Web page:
There is strong interest in the production of fuels from triglycerides of biological origin. In this work tricaprylin (TC) and caprylic acid (CA) were used as model compounds to study the catalytic hydroconversion process of triglycerides to acyclic aliphatic hydrocarbons. Supported metal and metal oxide catalysts, such as palladium on activated carbon (Pd/C), and promoted molybdena-alumina (Ni,Mo/γ-Al2O3) were used. The reaction was found to proceed in consecutive steps: hydrogenolysis (HYS) of TC to CA and propane, followed by hydrodeoxygenation (HDO) of the CA intermediate. The overall reaction rate was governed by the rate of the HDO reaction. Two distinct HDO routes were distinguished: (i) hydrodecabonylation and (ii) reduction of oxygen. Over Pd/C the prevailing reaction route of CA hydroconversion was the decarbonylation giving mainly C7 alkane and CO, whereas the HDO over the Ni,Mo/γ-Al2O3 catalysts proceeded in consecutive H2 addition and dehydration steps giving predominantly C8= alkenes, C8 alkanes and water. In reaction route (ii) alcohol and traces of aldehyde were detected as acid-to-alkane intermediates. Results suggest that reaction route (i) passes through formic acid intermediate that, in the presence of H2, rapidly decomposes to CO and H2O.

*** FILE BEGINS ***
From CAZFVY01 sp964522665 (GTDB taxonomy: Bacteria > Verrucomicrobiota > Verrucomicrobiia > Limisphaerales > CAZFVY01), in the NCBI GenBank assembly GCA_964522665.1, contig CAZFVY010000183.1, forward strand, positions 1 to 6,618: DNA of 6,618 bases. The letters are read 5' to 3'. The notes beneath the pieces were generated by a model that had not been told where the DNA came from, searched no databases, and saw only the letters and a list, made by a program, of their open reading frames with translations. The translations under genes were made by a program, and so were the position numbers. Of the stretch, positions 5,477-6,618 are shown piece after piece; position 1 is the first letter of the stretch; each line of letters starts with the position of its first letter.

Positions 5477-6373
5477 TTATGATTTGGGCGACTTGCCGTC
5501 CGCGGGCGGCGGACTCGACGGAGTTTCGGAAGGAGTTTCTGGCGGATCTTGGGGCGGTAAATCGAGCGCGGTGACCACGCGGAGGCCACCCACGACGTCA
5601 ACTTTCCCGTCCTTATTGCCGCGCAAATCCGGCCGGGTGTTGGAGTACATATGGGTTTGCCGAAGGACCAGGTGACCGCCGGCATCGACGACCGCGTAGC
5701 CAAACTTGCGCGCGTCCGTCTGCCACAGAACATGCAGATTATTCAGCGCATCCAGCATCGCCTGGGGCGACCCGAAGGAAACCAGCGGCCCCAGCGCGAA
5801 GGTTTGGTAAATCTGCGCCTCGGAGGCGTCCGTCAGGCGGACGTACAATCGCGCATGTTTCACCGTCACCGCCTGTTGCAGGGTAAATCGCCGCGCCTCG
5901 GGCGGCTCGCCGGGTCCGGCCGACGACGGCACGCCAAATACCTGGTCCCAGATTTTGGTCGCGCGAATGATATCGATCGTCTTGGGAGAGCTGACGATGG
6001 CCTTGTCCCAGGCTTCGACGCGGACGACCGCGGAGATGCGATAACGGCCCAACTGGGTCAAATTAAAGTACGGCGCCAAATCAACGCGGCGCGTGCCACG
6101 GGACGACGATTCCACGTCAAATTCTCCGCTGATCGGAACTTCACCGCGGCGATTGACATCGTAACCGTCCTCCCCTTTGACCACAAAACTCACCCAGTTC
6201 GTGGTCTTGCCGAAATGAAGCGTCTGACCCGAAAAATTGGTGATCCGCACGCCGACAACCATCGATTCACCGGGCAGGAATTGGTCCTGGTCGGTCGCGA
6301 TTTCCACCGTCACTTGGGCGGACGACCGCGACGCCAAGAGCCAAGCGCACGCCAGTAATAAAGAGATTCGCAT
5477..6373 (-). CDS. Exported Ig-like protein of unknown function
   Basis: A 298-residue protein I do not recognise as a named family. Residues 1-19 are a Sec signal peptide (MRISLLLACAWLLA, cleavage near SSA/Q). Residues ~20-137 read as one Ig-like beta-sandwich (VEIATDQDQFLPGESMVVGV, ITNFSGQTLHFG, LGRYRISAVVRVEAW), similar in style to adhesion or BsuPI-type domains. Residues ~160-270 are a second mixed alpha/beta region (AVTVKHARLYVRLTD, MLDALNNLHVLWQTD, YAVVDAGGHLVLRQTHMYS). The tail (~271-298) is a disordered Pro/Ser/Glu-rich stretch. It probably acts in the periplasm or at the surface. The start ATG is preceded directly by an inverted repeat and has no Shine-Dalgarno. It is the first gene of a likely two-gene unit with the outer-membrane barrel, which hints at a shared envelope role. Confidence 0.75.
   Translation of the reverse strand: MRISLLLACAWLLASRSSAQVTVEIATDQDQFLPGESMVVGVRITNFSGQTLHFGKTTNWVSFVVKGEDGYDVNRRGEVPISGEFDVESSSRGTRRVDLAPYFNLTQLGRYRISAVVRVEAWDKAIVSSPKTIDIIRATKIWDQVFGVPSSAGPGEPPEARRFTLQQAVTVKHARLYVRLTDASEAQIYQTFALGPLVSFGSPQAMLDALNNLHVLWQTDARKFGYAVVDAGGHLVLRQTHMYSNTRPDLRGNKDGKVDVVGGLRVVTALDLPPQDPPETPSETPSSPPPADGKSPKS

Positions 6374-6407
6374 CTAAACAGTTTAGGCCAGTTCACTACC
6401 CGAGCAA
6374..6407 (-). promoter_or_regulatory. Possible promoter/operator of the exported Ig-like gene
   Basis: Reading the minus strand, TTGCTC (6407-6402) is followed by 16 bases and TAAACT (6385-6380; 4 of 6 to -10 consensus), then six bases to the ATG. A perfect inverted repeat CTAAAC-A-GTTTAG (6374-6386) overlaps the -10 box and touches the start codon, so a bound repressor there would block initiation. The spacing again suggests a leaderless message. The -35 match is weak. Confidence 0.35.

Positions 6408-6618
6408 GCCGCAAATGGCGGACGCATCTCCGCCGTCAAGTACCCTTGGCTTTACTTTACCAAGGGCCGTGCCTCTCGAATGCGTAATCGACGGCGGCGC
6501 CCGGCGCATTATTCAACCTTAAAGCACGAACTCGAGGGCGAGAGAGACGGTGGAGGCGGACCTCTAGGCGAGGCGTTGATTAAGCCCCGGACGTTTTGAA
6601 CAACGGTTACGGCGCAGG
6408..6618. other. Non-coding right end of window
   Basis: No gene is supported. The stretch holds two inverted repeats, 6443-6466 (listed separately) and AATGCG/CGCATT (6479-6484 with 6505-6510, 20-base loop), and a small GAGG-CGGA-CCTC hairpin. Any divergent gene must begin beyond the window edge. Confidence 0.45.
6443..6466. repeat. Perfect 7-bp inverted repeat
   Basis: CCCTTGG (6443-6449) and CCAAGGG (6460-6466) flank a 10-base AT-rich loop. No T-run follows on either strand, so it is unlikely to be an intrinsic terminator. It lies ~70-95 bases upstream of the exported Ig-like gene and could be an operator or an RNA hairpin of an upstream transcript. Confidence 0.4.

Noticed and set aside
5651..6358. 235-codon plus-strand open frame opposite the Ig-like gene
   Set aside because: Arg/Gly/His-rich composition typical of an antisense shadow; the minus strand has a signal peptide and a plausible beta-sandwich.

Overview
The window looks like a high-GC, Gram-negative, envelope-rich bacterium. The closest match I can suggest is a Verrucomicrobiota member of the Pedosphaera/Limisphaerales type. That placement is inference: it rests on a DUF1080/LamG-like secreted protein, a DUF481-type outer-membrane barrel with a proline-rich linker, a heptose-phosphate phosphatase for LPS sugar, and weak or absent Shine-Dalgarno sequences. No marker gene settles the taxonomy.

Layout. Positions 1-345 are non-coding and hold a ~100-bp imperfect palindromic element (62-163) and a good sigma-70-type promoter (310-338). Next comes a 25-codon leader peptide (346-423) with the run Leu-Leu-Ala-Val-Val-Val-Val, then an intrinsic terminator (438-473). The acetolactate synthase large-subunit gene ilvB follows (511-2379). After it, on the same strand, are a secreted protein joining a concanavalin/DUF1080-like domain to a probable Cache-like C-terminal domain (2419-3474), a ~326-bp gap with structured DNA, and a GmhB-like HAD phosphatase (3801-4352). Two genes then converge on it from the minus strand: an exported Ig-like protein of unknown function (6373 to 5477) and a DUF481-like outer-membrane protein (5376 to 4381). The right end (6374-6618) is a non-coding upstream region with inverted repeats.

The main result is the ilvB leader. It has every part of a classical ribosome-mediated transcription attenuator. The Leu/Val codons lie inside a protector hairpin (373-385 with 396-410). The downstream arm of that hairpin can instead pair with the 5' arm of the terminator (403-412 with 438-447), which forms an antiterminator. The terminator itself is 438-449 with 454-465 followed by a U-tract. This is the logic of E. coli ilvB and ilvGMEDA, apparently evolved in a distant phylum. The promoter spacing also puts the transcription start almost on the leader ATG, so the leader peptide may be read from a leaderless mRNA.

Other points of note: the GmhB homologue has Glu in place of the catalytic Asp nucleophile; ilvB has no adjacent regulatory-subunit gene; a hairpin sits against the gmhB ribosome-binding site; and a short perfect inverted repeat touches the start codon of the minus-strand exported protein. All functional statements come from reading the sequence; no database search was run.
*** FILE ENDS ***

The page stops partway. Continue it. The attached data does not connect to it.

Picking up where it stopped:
- Caprylic acid hydroconversion
- Tricaprylin hydroconversion
ASJC Scopus subject areas
- Process Chemistry and Technology